The Anti-monopoly Bureau of the State Administration for Market Regulation recently published the Guidelines on Leniency for Horizontal Monopoly Agreements. The guidelines propose a relatively reliable leniency system under the Anti-monopoly Law, which is of great significance for improving the effectiveness of antitrust enforcement, while providing a valuable source of guidance for Chinese market players to follow.
China's antitrust agency's greatest competition concerns in the automobile sector relate to vertical restraints. Possibly underscoring this concern, the newly published Antitrust Guidelines on the Automobile Industry placed its main focus on clarifying issues arising therefrom. To help companies in the automobile industry better make their own assessments on antitrust compliance in China, this article explains the antitrust rules relating to vertical restraints provided in the guidelines and analyses their implications.
Alongside increased administrative action, Chinese companies increasingly bring private antitrust actions against rival companies, particularly in the technology sphere. These suits are often accompanied by an administrative complaint that can lead to investigations and penalties. This article clarifies China's hybrid antitrust system in order to better understand the antitrust risks facing foreign enterprises in China.
China's merger review practice has not been negatively affected by the COVID-19 outbreak. According to public statistics, in the first quarter of 2020 the State Administration for Market Regulation (SAMR) completed 111 filing reviews, with a slight year-on-year growth of 0.9%. The current economic downturn raises the question of whether the SAMR will relax its antitrust scrutiny to encourage M&A activity. However, recent merger review practice in China suggests that this has not been the case in the semiconductor sector.
The year 2019 marked the 11th anniversary of the implementation of the Anti-monopoly Law and was also the first full calendar year since the State Administration for Market Regulation (SAMR) became China's single centralised antitrust enforcement agency. Evidently. the SAMR has become more stringent and detail oriented with respect to the analysis of relevant markets and the competition impact of mergers.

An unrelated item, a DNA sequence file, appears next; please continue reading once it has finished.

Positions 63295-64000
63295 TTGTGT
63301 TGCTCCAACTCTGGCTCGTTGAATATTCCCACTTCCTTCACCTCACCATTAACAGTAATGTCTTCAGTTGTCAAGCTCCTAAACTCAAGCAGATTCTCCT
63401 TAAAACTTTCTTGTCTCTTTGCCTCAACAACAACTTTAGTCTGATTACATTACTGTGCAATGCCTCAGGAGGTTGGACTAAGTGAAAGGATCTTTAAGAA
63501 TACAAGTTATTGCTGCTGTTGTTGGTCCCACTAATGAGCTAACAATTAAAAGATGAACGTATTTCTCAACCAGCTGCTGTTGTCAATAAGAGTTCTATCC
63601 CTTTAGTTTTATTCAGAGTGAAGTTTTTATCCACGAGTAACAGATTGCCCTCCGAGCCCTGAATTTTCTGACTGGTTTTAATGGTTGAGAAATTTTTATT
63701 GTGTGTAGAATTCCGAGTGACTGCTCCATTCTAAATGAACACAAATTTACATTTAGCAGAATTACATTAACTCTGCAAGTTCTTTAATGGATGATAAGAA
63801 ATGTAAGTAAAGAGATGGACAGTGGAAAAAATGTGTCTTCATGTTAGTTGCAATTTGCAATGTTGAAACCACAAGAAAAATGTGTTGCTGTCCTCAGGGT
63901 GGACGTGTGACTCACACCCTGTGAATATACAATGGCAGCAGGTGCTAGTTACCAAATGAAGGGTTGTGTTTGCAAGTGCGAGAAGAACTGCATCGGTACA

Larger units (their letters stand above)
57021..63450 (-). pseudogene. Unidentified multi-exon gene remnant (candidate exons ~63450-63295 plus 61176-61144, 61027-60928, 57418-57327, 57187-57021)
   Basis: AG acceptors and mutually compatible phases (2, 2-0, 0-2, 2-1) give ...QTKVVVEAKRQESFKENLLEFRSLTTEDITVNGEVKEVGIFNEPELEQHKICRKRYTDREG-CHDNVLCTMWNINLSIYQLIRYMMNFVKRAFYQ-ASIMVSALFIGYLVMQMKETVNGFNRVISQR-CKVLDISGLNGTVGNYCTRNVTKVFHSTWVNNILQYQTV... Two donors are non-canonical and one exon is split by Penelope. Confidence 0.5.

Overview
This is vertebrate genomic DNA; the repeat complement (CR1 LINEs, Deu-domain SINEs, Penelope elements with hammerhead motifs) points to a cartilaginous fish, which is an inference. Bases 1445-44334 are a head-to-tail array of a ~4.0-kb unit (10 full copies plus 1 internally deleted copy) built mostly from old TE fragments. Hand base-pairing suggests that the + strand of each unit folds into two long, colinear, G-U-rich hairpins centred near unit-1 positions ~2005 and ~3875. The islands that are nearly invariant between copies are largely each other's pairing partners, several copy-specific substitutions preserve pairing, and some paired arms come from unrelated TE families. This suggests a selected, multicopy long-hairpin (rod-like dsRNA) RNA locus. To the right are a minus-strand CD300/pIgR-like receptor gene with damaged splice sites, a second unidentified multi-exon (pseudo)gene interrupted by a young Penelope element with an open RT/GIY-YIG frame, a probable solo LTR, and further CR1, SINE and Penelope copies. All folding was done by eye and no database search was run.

The State Administration for Market Regulation (SAMR) recently published the Draft Amendment to the Anti-monopoly Law (AML) for public comment. The draft amendment demonstrates the SAMR's strong stance on monopoly behaviour and is based on 12 years of antitrust enforcement. It conveys to the public that the Chinese authorities will strengthen enforcement relating to monopoly conduct. This article provides a summary of the draft amendment's main changes and the practical implications thereof.
The State Administration for Market Regulation recently released a revised draft of the Anti-monopoly Law (AML) for public comment. In general, the revised draft follows the current AML's basic framework; however, it significantly enhances the legal liability of AML violators. This article highlights key changes proposed by the revised draft and discusses why these changes matter for business entities from a practical point of view.
China's antitrust enforcement agencies were reorganised in 2018. As such, new legislation and enforcement actions in 2019 attracted significant attention from practitioners and in-house counsel, with a view to gaining an insight into the new agency's enforcement trends and priorities (if any). This article underlines the most significant developments in legislation, public enforcement and private litigation in 2019.
The topic of whether antitrust civil disputes are arbitrable has been hotly debated in China in recent years. There are few case law precedents in this regard and local courts have taken different positions regarding this issue. That said, the Supreme People's Court made its stance clear in a recent decision which found that an arbitration clause could not exclude the jurisdiction of Chinese courts in antitrust civil disputes.
A violation of the notification or standstill obligation is commonly called 'gun jumping' and can have significant legal consequences. This article examines Canon's acquisition of Toshiba Medical and the legal consequences of gun jumping in China, as well as the risks of implementing a transaction 'by steps' to circumvent the standstill rules. Recent strengthened enforcement measures are also briefly examined.